Headlines: February 27th, 2007



Local authorities are accused today of failing to identify urban sites that would benefit from redevelopment and it is claimed that the lack of action to encourage such developments is blighting communities. The claim comes from the Campaign to Protect Rural England which is calling for even more new homes to be built on brownfield sites.

The CPRE says its study, “Untapped Potential: identifying and delivering residential development on previously developed land,” which it is publishing at the Cityscape Conference at Earls Court in London, shows the scale of wasted and neglected land in towns. In 2005 about 77 per cent of new homes were built on brownfield sites, well in excess of the Government’s target of 60 per cent. But now CPRE is calling for the target to be raised to 85 per cent.

The study, carried out by consultants Llewelyn Davies Yeang, looked at current practice in identifying, and realising development on previously used land and found that local authorities vary widely in their approach. Many, the report says, significantly underestimate the potential of brownfield land for new homes with the possible contribution from small sites in particular being seriously underestimated.

It says better monitoring and site surveys, rather than desk top surveys, are essential for getting an accurate view of the number of homes that could be built on brownfield land and it calls for a commitment from decision makers, planners, developers and communities to making the most of such land. CPRE planning campaigner Kate Gordon said London alone had enough small sites close to town centres to accommodate around 60,000 new homes or the equivalent of six Barking Riverside developments.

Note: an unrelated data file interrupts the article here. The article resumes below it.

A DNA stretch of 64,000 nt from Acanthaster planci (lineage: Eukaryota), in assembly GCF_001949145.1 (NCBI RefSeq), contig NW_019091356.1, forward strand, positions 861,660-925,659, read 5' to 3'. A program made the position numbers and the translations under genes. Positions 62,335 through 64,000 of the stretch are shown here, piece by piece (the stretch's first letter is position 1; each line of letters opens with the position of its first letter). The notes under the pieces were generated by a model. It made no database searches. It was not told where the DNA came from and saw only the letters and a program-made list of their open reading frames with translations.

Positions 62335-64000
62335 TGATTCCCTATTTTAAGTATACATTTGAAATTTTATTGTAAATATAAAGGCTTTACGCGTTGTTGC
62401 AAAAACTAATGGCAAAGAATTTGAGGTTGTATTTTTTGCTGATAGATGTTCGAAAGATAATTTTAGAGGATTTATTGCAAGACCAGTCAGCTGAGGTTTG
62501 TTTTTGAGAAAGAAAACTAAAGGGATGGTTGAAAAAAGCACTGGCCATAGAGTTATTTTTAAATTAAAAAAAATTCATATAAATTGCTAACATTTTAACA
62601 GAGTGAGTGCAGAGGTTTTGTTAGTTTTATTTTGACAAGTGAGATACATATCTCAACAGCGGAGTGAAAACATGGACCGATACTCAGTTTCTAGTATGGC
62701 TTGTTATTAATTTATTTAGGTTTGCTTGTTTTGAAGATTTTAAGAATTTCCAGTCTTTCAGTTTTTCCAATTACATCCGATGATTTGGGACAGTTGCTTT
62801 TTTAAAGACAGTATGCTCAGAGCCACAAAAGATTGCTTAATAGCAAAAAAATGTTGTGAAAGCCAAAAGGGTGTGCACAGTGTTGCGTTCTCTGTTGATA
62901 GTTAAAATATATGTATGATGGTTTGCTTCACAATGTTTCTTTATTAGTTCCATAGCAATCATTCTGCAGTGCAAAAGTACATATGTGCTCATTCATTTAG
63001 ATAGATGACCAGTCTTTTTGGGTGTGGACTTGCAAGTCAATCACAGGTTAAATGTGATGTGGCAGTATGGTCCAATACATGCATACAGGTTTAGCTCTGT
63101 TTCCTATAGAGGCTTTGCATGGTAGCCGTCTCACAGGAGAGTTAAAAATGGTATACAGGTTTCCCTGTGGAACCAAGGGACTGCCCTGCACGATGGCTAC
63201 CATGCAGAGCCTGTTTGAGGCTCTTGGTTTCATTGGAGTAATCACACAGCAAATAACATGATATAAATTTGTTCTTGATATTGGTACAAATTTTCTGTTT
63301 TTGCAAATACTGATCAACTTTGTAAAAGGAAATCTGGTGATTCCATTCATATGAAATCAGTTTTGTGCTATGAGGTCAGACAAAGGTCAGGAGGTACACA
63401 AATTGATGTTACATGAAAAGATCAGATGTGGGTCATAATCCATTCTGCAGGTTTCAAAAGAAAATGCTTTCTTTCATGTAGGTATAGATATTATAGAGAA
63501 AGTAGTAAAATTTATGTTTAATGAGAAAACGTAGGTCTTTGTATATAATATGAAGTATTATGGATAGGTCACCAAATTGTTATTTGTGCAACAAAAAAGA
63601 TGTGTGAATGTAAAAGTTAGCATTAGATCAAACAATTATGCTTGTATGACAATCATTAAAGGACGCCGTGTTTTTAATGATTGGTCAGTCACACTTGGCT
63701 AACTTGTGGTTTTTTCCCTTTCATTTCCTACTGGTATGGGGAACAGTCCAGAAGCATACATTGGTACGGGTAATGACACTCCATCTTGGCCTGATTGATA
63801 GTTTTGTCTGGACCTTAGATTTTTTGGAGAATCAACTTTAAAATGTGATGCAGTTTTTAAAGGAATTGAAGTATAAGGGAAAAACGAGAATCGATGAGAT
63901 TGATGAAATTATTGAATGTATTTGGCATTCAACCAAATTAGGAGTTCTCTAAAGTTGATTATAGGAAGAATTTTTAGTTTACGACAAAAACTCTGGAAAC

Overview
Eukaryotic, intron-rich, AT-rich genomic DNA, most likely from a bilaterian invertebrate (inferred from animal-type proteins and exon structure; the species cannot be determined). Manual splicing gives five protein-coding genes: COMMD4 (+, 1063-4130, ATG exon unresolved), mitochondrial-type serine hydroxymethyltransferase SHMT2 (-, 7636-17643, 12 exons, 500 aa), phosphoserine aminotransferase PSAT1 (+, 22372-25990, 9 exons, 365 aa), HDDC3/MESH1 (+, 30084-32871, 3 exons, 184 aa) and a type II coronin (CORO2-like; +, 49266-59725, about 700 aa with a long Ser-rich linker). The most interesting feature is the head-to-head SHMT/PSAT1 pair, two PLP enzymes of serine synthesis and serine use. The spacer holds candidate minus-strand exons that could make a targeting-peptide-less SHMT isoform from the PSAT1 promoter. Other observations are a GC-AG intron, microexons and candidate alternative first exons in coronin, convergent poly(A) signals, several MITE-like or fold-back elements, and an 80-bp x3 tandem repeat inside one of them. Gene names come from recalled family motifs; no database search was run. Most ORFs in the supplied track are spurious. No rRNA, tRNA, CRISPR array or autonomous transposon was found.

The study says both rural and town communities benefit from effective use of urban brownfield land. George Ferguson, broadcaster and former chairman of RIBA, supporting the findings, said, “The best protection of both our countryside and the urban environment is to beautify and intensify our towns and cities. Creativity and ingenuity can produce surprising and original windfall development. The untapped potential is enormous and exciting.” Another leading architect, Lord Rogers of Riverside, has written a foreword to the report in which he says, “Under changes to planning rules councils face far more pressure to allocate land for housing than they did in the past. But most have a choice, to either allow significantly more greenfield development or take steps to ensure that underused or abandoned land and buildings are re-used and recycled wherever possible.